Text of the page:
Another element that caught consumers by surprise with Windows 8 was the concept of apps being able to focus on getting a single task (or a few tasks) completed. An operating system is dependent on its apps to run well and complete tasks successfully. Although Windows 8 apps might be independent, it is still possible to allow apps to communicate with one another through Contracts. The authors cover the communication between apps, but also the ability to communicate with Windows 8 OS through Extensions. To improve the user experience, Charms are also important and as developers we must allow users to search and change application settings.
Two chapters, 10 and 11 are devoted to adding data, and saving data from our application. Data can be saved locally, which is the easiest method to store data; but the authors spend time showing us how to create an app that saves data in a roaming folder; something the authors compare to an Apple ad that once aired on TV, in which a user begun a task on a mobile devise, and upon arriving home, they were able to pickup the task and complete on their desktop. In the data section, RSS and JSON were covered. With JSON, the author walks us through creating an example by pulling images from a Flickr account.
The last thing that we learn is how to create Live Tiles – the tiles introduced by Microsoft in Windows Phone that keep us up to date with the latest status. The book gives us a guide of when, or why, to use Live Tiles, how to create these, and how to use data from our applications.
I greatly enjoyed the flow of the book and the details provided in each section. The book was an easy read and I felt as if I was progressing in my knowledge of building apps and also seeing the progress applied as my app improved. With that said, I do think I would have preferred the authors had built exercises into the book – not having exercise sections made it a bit challenging to determine when they were giving a code snippet in support of a section, or a code snippet to add to the applications being built. Since the lack of exercise sections started to confuse me a bit, I gave up on trying to build the apps the authors were walking through and instead started building my own application and applying the different parts being covered in the book. I did review some of the solution files created for this book, and found them to be very helpful when I got stuck on a problem, or even see them as good starting points for future applications I would like to build.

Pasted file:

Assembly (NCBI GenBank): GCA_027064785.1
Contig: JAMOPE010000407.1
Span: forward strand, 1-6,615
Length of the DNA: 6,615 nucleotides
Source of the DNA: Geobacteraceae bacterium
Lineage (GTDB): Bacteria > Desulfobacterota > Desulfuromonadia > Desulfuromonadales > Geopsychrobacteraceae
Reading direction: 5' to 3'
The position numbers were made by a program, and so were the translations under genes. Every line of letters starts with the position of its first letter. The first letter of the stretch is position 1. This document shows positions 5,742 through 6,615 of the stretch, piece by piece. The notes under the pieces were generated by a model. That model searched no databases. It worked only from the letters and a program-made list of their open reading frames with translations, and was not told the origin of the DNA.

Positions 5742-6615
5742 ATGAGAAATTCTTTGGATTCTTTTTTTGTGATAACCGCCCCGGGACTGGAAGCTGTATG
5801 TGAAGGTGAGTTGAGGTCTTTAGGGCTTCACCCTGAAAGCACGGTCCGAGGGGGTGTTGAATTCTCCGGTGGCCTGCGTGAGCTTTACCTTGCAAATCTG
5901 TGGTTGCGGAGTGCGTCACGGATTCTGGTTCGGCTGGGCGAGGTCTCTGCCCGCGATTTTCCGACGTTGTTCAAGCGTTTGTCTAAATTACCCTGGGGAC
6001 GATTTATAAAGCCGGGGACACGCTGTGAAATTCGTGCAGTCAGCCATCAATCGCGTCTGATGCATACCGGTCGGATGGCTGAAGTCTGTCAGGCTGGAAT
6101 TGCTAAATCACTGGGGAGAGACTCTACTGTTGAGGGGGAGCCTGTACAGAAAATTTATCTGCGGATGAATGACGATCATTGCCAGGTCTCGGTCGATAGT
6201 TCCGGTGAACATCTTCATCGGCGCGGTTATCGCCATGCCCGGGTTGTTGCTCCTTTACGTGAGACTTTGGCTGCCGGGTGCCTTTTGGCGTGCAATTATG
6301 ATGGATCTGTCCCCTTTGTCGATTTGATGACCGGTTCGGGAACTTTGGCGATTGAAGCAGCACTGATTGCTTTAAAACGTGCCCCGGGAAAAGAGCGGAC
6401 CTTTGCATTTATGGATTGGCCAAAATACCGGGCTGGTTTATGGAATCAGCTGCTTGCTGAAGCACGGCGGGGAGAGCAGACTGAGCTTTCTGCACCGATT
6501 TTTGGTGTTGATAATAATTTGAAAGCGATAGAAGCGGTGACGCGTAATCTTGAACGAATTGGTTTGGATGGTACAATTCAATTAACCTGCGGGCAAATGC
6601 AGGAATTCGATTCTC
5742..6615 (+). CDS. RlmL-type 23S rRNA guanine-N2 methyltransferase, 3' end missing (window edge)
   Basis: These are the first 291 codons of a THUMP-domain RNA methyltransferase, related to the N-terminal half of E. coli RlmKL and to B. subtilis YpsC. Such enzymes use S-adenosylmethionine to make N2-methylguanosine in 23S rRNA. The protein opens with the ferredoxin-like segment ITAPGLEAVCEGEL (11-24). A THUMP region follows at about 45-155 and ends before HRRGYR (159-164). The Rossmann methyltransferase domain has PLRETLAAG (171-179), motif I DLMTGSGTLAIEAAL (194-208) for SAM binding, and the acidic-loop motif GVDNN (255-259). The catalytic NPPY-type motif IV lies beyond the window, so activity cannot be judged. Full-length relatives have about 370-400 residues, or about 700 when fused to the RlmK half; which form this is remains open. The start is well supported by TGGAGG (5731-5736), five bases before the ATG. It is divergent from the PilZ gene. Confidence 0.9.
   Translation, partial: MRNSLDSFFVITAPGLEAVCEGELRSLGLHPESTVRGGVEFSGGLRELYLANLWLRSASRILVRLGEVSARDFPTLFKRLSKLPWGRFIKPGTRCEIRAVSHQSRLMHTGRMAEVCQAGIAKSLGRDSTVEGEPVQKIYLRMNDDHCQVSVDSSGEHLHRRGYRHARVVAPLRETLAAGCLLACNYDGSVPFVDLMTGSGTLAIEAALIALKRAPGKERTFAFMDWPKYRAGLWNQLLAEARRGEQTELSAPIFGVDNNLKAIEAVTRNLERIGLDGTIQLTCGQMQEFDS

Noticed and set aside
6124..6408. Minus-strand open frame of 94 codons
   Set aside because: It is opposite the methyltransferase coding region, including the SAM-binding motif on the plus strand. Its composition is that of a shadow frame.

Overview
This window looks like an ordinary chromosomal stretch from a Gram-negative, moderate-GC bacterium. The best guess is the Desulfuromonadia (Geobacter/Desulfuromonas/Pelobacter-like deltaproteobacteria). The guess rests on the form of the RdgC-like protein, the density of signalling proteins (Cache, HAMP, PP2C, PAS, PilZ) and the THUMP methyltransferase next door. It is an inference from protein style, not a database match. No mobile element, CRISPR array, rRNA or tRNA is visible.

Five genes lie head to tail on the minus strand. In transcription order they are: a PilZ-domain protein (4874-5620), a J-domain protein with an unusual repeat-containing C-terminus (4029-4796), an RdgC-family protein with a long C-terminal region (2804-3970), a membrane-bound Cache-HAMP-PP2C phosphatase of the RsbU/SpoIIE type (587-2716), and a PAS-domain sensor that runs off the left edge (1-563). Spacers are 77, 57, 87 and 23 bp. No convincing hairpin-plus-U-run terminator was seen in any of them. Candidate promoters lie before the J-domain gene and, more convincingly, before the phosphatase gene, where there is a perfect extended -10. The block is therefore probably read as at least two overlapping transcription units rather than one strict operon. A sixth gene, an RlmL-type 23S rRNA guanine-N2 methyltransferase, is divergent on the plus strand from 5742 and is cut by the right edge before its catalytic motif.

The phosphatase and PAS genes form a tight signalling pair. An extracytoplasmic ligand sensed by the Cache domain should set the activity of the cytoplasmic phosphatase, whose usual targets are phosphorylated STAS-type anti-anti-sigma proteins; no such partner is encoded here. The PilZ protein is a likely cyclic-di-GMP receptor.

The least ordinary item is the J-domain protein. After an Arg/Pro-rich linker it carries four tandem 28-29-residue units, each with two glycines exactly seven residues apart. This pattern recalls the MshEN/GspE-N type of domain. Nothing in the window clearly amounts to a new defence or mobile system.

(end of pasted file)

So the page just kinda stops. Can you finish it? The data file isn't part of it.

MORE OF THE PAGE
Aside from the flow between teachings and exercises, I would also suggest that in future revisions, Live Tiles not be one of the last sections, but covered sooner. I do understand why Live Tiles was covered last – it was because we needed to learn about data before populating Live Tile information; but I think that have a pre-notion of Live Tiles would give us a better idea when working wit the chapters covering data. Mentioning data, I think more information should have been provided – such as reading from and writing to SkyDrive, Dropbox, and other popular services. Also working with different type of data other than JSON or RSS, such as XML.
Dino and Francesco Esposito did a great job writing this book. Those who are creating a Windows 8 app for the first time using HTML5 will find the book to be very useful. Although the authors do not recommend this book for those who have created a Windows 8, or similar, I would still recommend the book if you struggled through building that first HTML5 app, or want more clear guidelines. Those with existing development experience, whether it be COBOL, or an older .NET language, or with web development experience, should have no issues following this book thanks to the strong foundation it provides.
"Originally published by the Denver Visual Studio User Group at [...]"